We are seeing a corresponding increase in the interest in our cryo sample management products. In Q1, we shipped our 100th system and we now have installations with more than 50 customers. You'll hear more from us on this topic as we gain more acceptance and as our innovation capabilities become part of the standards that define cryogenic sample handling and storage. Although we were still burdened with the margin profile of a couple of the systems that are still in our pipeline, we have strong bookings quarter for large automated stores that are of configurations that we've already built and which carry a margin profile that will allow us to get this part of our business back to our target levels.

Included in our stores orders is a large multiple system order for another Chinese customer that's a follow-on from our NHC reference site, a validation that we're beginning to reap the return for our initial stores investment in China. We're also very pleased with the performance of GENEWIZ. As in our first quarter together, the business performed just ahead of expectations and exactly on the growth trajectory that they had been on prior to joining Brooks. Even in the midst of the sale process and a very busy first quarter of integration activities, the team did not skip a beat and the business delivered to commitment.

Although we included only half of the quarter in our Q1 results, GENEWIZ delivered $16 million in revenues to Brooks and $33 million for the full December quarter, representing 20% year-over-year growth, driven by 30% growth in next-generation sequencing and 15% growth from Sanger sequencing. In the quarter, GENEWIZ expanded clinical services offerings with the addition of a population-scale, clinical-grade whole genome sequencing and whole exome sequencing services. Taken together with the existing CLIA and CAP-compliant Sanger services, these new offerings will allow us to tap the rapidly growing clinical development market and provide solutions for clinical biomarker development programs. Additionally, we began providing sequencing services to customers from our Leipzig Germany site, our first GENEWIZ facility in Continental Europe.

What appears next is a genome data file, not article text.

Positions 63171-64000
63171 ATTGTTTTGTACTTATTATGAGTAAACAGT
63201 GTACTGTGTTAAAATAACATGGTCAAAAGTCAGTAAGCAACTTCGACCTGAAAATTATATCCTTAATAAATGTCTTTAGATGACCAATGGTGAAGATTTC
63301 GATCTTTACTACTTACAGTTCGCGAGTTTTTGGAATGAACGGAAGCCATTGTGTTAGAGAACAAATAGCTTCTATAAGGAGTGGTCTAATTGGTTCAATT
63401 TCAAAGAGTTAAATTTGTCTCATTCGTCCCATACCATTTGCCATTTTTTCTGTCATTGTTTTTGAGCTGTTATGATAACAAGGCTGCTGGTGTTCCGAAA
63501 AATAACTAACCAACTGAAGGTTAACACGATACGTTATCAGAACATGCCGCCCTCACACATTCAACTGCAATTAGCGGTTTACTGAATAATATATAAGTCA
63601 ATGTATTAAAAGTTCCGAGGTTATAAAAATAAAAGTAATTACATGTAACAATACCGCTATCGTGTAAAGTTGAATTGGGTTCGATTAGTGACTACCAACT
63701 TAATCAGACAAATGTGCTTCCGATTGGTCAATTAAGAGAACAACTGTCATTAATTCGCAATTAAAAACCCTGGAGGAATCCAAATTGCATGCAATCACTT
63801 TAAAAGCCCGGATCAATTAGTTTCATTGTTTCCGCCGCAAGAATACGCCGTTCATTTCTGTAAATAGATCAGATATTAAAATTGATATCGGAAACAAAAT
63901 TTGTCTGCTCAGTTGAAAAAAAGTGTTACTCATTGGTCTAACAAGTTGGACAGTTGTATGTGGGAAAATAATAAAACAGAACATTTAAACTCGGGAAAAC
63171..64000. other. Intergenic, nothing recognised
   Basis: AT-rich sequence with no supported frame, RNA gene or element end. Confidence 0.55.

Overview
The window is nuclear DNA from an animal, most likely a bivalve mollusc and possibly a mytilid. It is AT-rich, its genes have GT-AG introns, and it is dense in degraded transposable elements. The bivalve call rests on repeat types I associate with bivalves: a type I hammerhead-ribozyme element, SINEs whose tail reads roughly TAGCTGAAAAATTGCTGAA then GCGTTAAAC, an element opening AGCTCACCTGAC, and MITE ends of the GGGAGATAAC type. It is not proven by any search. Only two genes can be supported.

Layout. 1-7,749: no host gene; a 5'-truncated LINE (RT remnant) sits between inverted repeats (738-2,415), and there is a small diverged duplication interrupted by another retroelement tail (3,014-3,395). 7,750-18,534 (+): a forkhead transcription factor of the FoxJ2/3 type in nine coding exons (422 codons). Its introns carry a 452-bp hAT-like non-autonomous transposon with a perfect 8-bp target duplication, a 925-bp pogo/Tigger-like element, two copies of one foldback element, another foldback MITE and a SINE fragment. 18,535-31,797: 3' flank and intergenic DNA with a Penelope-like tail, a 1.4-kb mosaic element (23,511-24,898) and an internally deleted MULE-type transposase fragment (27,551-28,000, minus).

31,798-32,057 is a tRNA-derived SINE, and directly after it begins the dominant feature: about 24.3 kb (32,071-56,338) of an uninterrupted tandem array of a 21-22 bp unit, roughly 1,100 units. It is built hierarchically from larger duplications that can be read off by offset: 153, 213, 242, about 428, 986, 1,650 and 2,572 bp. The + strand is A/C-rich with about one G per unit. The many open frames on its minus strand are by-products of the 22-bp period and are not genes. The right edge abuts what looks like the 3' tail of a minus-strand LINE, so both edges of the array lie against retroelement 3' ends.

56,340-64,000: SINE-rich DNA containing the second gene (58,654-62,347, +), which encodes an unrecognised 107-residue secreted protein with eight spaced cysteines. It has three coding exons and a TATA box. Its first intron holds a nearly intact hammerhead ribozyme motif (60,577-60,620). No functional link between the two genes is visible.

With this strong start to 2019, GENEWIZ remains on track for another growth year of approximately 20%. And we're energized by the abundance of opportunities that they've identified, which we intend to accelerate by taking advantage of our existing footprint and available capital. Initially, it's important to note that customer capture was robust across life sciences in Q1, as we added 60 new customers in sample management and more than 100 new customers for GENEWIZ. We're particularly positive about the future as there are numerous sales synergy opportunities between sample management and GENEWIZ that we're beginning to define.

We're positioned to continue to win new customers and to gain share with existing customers as the research demand intensify in terms of increased sample volume and decreased turnaround time to information, a perfect market environment for us. In the March quarter, we look to more revenue growth from both parts of our life sciences business. With all that's going on in the life sciences field with new companies emerging each quarter, which depend on high-quality biological samples and the genomic data they contain, it's no wonder that we're growing so rapidly. However, in the semiconductor side of the business, with the semiconductor environment in a slowdown and capital equipment supplier revenues contracting, the reasons for our growth require some additional explanation.

Semiconductor revenue for continuing operations, which is largely our automation business, was up 4% sequentially to $112 million and up 18% year over year. We recognize that this is quite different from what you've heard from other semiconductor equipment companies, and I'll try to give some color as to what's different about our business. But first, I'll describe what is not different about our semiconductor business as it relates to what's going on in the mainstream equipment business. Revenue from our vacuum robots, which we provide to Tier 1 OEMs, is highly correlated to their business.